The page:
What's With All the Mobile Games? "Pizza Brave" Devs Weigh In
"Pizza Brave" designer and project manager Jero Campagnoli talks trends in game development, including mobile, retro-modern, and cross-platform.
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Retro games and casual titles have risen in popularity, with creations like Game of War and Clash of Clans earning huge profits. So why is the trend of mobile and casual games shyrocketing? I recently sat down with designer and project manager Jero Campagnoli to speak about his experience with Pizza Brave. “Pizza Brave started as a casual running and jumping game,” Jero explained. Their team of ten consists of animators, sound composers, and developers who united to create Pizza Brave.
Jero’s team mainly works with Unity which he clarified was due to exceptional cross-platform support. “It [Unity 3D] has exceptional support for PC, Mac, and mobile devices. At first Pizza Brave was envisioned as a mobile, and casual game, but over time it became an adventure game and we expanded to PC and Mac as well.” Using Unity affords the flexibility to work across a range of operating systems and consoles. Plus, the ease of working in both 2D and 3D makes Unity the perfect engine for the Pizza Brave team.
Pizza Brave embodies a retro vibe, and gameplay which recalls side-scrollers like Super Mario Bros. When asked why casual games, and mobile titles seem to be so popular, Jero posited that they’re more accessible to more players. From a gameplay perspective, players are able to pick up a game like Candy Crush, or Fallout Shelter. It’s simply more intuitive and easier than plunging into Skyrim and having to worry about stats and leveling up. Furthermore, casual games are available to anyone with a smartphone or tablet, and don’t come with ridiculous minimum system specs, as with recent releases such as The Witcher 3 and Batman: Arkham Knight. Even the PC and Mac ports of casual titles have such low requirements that even with aging integrated GPUs can run them.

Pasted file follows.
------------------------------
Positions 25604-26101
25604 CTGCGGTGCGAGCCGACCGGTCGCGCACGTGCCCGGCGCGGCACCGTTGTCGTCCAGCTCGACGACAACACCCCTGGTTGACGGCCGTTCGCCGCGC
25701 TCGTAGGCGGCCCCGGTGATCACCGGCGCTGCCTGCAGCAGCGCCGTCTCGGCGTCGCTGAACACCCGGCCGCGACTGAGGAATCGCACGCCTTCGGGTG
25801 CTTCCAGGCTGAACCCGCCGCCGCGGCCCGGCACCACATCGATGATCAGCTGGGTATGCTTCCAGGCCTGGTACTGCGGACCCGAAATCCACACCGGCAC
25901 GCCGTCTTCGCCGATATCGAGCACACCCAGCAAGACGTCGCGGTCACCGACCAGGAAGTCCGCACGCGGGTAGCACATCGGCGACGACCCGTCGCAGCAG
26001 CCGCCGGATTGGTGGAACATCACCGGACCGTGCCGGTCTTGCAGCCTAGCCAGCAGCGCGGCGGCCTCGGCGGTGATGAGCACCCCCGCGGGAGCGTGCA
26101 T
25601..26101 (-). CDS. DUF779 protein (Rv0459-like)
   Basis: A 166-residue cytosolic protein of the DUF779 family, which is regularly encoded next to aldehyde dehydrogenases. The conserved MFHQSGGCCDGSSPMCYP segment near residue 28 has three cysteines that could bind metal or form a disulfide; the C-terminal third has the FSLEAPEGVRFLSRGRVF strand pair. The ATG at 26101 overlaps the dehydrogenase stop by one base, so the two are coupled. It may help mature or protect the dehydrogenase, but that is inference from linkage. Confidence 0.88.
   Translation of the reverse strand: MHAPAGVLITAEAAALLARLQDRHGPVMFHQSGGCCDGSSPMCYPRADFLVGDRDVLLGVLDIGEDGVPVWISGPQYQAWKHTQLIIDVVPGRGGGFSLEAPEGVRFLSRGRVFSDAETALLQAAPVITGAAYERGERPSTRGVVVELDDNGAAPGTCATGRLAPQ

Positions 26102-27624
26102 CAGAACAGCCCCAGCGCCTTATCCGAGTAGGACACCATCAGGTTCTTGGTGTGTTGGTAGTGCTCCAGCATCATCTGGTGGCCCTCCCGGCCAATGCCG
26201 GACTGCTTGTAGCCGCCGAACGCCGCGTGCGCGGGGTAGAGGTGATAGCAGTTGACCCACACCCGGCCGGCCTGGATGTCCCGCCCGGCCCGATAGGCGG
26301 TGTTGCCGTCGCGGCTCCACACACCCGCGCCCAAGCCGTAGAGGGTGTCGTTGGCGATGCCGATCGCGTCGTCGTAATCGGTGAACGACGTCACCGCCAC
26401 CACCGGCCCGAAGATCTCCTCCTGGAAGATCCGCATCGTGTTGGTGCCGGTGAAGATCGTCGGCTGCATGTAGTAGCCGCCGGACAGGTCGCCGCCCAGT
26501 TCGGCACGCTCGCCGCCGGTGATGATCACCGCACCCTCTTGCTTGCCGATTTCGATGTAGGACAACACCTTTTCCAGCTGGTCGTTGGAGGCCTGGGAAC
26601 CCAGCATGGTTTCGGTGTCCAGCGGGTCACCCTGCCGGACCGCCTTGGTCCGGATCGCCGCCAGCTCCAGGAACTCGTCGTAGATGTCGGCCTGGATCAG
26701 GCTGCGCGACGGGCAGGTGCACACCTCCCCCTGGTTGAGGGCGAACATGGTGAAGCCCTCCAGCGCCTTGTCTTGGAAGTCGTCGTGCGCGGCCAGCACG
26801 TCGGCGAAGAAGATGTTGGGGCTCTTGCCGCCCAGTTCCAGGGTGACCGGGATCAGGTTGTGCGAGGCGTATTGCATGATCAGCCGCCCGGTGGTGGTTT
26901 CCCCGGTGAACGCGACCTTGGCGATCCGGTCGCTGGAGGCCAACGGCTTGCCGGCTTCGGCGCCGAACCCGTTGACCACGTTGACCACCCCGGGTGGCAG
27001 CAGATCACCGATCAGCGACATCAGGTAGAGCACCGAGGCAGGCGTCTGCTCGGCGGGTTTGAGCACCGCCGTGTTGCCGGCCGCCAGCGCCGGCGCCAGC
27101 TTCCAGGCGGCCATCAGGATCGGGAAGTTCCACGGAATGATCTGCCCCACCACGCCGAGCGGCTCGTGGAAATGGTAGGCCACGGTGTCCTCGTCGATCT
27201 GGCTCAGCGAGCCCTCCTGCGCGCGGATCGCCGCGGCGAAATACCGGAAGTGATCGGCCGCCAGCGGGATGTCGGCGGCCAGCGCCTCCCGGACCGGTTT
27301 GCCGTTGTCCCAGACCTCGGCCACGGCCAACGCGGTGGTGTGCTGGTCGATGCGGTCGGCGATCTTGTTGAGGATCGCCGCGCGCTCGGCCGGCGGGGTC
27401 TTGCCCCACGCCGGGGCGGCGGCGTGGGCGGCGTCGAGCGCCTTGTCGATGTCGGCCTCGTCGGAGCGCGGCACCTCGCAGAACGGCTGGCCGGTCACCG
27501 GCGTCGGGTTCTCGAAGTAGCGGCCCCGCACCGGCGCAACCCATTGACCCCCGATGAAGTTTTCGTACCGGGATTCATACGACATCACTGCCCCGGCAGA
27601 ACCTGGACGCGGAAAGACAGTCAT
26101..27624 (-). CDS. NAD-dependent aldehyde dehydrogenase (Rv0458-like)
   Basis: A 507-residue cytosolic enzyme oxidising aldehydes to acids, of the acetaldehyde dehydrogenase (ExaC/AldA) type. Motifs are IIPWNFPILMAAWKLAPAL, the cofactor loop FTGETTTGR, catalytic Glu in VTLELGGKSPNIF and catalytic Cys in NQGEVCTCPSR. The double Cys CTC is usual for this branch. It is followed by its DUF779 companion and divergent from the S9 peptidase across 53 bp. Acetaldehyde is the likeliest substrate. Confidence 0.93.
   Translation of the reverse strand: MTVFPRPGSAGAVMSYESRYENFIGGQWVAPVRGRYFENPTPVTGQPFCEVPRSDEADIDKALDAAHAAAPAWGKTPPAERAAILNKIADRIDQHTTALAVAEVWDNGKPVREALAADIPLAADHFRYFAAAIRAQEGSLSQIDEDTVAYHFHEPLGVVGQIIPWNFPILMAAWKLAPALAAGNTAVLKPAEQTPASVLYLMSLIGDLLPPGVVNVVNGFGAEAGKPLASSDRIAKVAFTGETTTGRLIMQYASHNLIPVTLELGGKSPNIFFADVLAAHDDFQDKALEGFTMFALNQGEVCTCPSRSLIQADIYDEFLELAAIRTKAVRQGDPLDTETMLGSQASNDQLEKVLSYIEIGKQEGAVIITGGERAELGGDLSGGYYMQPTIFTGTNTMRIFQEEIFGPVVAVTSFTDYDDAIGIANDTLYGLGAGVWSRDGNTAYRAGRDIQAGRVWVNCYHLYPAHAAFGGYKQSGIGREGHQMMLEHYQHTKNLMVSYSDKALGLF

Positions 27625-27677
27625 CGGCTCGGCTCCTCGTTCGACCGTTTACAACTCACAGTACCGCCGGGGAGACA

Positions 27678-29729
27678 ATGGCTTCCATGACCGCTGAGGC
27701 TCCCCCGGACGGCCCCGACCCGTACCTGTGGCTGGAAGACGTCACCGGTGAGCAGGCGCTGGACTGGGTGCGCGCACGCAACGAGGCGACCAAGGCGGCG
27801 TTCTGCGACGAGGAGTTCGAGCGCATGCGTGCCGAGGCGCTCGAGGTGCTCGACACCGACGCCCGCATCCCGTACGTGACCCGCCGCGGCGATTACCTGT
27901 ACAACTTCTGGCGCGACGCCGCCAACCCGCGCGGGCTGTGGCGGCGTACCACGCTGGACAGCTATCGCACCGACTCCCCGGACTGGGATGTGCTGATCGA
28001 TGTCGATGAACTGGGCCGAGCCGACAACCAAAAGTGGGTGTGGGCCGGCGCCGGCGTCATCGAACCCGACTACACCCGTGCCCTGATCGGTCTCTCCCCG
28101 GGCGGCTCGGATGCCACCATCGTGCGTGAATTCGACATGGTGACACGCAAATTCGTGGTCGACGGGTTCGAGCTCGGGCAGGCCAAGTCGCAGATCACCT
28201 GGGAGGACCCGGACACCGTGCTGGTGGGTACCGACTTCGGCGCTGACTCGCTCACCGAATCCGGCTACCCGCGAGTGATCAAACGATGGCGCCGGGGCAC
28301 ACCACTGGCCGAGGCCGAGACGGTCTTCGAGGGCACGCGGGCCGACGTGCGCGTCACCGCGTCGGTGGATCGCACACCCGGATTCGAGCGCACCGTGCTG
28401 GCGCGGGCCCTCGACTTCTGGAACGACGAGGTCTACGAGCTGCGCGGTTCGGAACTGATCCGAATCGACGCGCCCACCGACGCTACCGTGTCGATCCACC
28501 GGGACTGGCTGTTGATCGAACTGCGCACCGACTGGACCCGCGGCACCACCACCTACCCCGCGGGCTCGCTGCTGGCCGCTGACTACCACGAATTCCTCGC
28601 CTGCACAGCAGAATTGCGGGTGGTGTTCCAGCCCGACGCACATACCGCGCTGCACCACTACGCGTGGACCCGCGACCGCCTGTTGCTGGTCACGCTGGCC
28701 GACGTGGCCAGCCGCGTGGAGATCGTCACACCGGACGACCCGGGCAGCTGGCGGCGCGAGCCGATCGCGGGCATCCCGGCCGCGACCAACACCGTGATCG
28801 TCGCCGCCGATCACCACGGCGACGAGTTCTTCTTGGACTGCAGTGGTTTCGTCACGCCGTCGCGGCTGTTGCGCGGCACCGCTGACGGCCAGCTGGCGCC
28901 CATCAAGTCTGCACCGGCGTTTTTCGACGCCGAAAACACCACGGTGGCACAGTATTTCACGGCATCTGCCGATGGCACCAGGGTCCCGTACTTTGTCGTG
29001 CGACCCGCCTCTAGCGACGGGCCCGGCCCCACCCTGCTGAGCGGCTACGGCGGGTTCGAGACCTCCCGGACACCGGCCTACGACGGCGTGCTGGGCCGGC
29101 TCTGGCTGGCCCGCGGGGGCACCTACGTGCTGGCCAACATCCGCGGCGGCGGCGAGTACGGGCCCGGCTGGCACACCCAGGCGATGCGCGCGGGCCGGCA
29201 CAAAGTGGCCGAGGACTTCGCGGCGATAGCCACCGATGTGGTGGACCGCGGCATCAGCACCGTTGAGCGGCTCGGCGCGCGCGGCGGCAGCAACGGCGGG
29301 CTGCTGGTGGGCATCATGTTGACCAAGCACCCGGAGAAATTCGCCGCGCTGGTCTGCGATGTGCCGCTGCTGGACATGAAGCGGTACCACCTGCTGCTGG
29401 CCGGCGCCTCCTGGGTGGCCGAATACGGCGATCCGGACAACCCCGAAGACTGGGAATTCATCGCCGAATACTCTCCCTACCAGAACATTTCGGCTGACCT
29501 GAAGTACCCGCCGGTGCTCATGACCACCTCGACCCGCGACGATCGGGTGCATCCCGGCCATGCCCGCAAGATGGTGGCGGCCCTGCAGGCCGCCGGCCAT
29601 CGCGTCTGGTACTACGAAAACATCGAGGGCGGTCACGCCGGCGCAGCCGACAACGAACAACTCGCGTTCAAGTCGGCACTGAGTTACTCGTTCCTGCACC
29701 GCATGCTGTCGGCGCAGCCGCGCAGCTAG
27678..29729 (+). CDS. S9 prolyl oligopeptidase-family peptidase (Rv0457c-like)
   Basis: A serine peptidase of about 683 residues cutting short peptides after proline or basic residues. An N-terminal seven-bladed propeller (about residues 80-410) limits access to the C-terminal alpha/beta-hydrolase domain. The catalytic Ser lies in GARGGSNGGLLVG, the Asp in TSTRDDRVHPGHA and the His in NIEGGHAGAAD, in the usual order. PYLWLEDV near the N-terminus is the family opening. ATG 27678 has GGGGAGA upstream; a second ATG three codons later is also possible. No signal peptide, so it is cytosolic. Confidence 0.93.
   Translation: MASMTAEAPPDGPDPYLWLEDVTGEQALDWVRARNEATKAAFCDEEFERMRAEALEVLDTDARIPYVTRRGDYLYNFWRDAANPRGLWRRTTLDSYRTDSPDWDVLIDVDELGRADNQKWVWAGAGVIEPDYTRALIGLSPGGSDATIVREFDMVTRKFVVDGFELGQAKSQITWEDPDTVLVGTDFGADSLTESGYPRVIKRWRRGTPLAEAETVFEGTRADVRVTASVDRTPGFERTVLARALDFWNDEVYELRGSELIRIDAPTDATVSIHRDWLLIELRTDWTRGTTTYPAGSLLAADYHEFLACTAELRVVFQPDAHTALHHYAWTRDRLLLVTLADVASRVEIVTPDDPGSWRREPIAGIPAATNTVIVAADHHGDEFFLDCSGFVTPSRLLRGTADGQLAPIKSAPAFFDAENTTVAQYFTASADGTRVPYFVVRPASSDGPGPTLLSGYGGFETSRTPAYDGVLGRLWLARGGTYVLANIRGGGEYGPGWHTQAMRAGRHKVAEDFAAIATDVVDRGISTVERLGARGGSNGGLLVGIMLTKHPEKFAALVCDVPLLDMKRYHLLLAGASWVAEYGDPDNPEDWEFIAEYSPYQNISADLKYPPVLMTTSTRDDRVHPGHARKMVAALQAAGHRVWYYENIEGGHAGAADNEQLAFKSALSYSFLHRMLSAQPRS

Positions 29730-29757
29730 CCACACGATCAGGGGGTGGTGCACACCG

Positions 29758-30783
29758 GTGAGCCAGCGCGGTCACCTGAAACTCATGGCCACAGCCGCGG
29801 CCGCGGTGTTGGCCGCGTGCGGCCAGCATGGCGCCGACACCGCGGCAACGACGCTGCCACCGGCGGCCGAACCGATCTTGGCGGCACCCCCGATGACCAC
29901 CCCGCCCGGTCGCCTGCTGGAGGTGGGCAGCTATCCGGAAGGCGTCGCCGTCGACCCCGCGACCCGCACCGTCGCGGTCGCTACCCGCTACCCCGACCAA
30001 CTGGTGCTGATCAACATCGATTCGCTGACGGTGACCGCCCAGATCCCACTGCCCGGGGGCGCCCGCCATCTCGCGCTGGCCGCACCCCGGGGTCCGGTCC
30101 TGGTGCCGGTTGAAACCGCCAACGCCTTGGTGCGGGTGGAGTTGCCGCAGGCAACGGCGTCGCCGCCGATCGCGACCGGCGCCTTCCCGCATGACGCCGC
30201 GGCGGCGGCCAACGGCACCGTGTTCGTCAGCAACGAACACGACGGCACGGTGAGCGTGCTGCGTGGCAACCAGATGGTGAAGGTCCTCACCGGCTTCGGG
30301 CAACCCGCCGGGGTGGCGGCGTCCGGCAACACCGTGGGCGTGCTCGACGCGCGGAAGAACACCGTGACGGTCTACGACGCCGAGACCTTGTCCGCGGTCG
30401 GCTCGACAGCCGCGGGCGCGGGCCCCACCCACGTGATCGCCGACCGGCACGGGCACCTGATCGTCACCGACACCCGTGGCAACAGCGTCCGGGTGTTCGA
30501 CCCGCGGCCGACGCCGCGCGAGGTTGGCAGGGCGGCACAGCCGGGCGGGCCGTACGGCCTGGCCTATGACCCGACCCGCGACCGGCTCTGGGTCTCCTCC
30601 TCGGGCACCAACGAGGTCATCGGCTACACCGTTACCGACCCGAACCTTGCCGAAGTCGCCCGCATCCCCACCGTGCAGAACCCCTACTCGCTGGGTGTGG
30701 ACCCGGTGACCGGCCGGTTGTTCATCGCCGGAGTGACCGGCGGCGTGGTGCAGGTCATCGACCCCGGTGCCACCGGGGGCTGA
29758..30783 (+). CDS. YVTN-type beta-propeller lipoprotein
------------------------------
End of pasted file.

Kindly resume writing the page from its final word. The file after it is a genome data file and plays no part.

If you find yourself wondering why casual and retro games are arriving in hordes, it’s due to several factors. Primarily, accessibility to a wider audience both in terms of gameplay and hardware. This is compounded by the easer of cross-platform development thanks to engines like Unity 3D and Unreal, both of which featured many mobile enhancements in their latest releases. However, mobile and casual game development isn’t with out its challenges. Jero elucidated that simplistic, retro-modern aesthetics means a higher onus on music and graphics. With mobile games, you only have a few minutes to capture player attention, “…and the goal is to convince gamers to play again,” Jero stated.
According to Campagnoli, retro-modern games are here to stay. It’s one of the biggest trends he identifies in game development. “I think that the trend today is less players looking for a game, but rather searching for an experience.” In a recent interview, Brianna Wu expressed a similar sentiment. Sure, there’s a lot of eye candy, but 4k visuals does not necessarily constitute a masterpiece. Rather, we’re seeing an emergence of titles like Pizza Brace and Wu’s Revolution 60 which eschew the recent obsession with graphical improvement, and instead focus on aspects such as dialogue and narrative. Yet, despite retro visuals, titles such as Revolution 60 can often be challenging to develop when matching players’ movement and facial expressions to their emotions. It’s neat to see both a trend of game appearances harkening back to older releases, but a simultaneous push forward incorporating advancements such as better movement, touchscreen control, and even in-game emotions.
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